Biocentric, ecocentric, anthropocentric, instrumen
Biocentric ethic: the view or belief that the rights and needs of humans are not more important than those of living things. Often associated with traditional societies. All living things have an intrinsic value- a right to exist. Biodiversity is important (variety of plant or animal life).
Ecocentric ethic: serious concern for environmental issues. Humans and their environment are interdependent so environmental harm hurts humans. planet= a single ecosystem- humans and other species are interconnected and interdependent. e.g. radioactive fallout from chernobyl nuclear reactor disaster 1986 spread thousands of miles- banning sheep farming in england and wales.
Anthropocentric ethic: humans are centre of the universe; humans=most important. Often a western modern view- Specisism= assumption of human superiority leading to the exploitation of animals.
Instrumentalist ethic: environment important because of its use to us- provides food and goods we need to survive. e.g. sacred cow India- means of acquiring wealth by ownership of land e.g. logging in amazon, gaining wealth and status, e.g. london house prices.
Social and political movement which unites environmentalism and feminism- relationship exists between oppression of women and degradation of nature. Male ownership of land has led to patriarchy, manifesting itself in food export, over-grazing and the exploitation of people and an abusive land ethic- animals and land are valued only as economic resources.
Vandana Shiva- a forest may well be productive, protecting groundwater, creating oxygen, allowing villagers to harvest fruit, fuel and craft materials and creating a habitat for animals. However, for many if it isnt for export for contributing to GDP, without a dollar value attached, it cannot be seen as a productive resource.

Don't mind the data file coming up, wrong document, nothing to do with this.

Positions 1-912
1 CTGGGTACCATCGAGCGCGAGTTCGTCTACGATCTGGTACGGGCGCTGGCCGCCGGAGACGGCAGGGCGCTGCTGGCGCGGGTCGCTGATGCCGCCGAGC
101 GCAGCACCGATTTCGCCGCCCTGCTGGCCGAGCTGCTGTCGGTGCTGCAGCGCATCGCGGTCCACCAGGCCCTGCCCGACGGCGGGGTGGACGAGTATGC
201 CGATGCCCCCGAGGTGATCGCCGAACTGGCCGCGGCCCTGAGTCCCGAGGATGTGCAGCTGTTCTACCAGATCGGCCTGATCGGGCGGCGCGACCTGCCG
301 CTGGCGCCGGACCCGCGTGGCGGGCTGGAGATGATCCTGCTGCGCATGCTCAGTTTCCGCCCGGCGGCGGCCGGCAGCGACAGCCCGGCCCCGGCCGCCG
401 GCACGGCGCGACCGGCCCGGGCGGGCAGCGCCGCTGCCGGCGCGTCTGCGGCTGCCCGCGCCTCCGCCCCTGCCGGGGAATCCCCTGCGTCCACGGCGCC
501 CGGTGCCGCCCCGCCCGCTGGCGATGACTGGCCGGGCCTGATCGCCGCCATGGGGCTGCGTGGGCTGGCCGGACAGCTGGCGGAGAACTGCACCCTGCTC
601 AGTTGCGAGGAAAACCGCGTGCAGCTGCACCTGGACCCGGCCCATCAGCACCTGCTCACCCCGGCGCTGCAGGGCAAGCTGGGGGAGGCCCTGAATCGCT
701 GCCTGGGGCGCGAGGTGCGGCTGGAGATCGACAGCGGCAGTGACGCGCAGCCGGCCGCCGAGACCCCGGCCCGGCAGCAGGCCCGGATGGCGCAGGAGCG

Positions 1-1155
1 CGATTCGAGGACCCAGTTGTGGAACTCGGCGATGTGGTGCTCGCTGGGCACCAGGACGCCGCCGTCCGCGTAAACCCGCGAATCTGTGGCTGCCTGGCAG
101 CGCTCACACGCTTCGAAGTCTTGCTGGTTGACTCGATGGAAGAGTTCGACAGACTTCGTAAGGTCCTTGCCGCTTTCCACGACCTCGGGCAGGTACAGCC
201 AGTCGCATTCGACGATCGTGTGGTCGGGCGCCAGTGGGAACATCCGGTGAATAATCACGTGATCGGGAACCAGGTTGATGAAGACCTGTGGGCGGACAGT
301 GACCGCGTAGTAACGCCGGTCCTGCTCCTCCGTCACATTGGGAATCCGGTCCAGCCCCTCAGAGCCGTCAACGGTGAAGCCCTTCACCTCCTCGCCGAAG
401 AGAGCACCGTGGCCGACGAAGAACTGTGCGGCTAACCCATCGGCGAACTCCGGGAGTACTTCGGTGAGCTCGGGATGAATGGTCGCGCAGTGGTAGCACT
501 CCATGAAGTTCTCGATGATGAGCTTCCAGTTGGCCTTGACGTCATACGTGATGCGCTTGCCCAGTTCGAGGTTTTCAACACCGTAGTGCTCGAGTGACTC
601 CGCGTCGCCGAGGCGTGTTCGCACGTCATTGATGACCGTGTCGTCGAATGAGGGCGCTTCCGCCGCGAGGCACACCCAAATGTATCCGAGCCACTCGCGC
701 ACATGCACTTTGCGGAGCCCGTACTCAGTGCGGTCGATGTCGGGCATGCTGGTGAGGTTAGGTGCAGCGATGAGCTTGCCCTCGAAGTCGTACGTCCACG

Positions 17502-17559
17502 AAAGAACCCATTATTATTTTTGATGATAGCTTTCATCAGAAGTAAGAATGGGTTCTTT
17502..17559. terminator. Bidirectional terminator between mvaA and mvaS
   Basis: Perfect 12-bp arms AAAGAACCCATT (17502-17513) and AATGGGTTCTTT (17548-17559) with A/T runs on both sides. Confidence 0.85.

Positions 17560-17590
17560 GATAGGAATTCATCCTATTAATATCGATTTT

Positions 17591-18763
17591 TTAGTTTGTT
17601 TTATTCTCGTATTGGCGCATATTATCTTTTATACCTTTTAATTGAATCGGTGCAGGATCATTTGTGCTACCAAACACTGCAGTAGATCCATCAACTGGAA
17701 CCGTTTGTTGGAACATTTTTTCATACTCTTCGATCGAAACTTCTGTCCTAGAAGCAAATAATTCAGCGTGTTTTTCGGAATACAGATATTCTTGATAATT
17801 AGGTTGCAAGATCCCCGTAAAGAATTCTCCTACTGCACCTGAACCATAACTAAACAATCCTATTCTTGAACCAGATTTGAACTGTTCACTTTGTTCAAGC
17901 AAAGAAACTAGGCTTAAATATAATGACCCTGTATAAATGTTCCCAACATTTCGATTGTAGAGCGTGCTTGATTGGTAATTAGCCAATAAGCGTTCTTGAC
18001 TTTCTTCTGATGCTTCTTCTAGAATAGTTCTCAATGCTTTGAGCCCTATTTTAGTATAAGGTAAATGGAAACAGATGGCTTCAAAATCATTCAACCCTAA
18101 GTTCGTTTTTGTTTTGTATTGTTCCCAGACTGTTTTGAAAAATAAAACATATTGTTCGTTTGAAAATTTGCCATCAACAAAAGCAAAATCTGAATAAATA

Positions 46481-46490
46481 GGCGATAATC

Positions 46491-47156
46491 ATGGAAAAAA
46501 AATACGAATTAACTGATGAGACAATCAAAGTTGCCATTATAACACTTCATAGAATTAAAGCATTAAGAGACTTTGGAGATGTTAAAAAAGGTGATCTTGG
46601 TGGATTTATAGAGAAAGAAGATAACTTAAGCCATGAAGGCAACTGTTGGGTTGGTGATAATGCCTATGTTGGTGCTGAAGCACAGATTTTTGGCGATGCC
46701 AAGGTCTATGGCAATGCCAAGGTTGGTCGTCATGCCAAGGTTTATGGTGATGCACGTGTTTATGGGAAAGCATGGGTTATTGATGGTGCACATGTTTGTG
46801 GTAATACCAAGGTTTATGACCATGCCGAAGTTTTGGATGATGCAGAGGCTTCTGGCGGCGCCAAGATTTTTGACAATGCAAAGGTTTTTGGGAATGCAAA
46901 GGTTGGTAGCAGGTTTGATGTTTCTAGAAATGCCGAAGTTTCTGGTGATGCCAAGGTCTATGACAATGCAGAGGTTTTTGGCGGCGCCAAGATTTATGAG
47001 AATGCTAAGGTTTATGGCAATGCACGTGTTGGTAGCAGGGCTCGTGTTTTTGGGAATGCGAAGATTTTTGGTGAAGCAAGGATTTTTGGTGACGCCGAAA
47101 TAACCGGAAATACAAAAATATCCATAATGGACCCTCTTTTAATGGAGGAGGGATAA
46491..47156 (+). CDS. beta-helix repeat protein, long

Shiva criticises the western lifestyle choices, e.g. consuming food that has travlled thousands of miles, golf etc. For example, in kenya, capitalist driven export economy caused most of the agricultural productive land to be used for cash crops- intensification of pesticide use, resource depletion, marginalisation of subsistence farmers, especially women to the hillside and less productive land where deforestation and cultivation led to soil erosion, furthering environmental degradation.
Marvin Harris: India and the sacred cow
Connected with God or dedicated to a religious purpose and so deserving veneration.
Part of Hinduism. The cow produces what they need to survive- dung for fertilisation, milk and meat. The farmers who decided not to eat their cows saved them for procreation to produce oxen, these were the ones who survived natural disasters.
Taboo on eating beef- prevent population from consuming the animal on which Indian agriculture depends.
Chikpo movement: Hindu
Organised resistance to the destruction of forests.
Hindus believe that every living creature has an atman- a sould and should therefore be respected. Linked to their belief in karma- how they protect the environment could create good or bad karma for rebirth.
The forests of India are a critical resource for the subsistence of rural people due to their direct provision of food, fuel, and fodder and because of their role in stabilising soil and water resources.
The Chikpo carry out non-violent protests, the villagers hug trees, saving them from being cut down by interposing their bodies between them and the contractor's axes.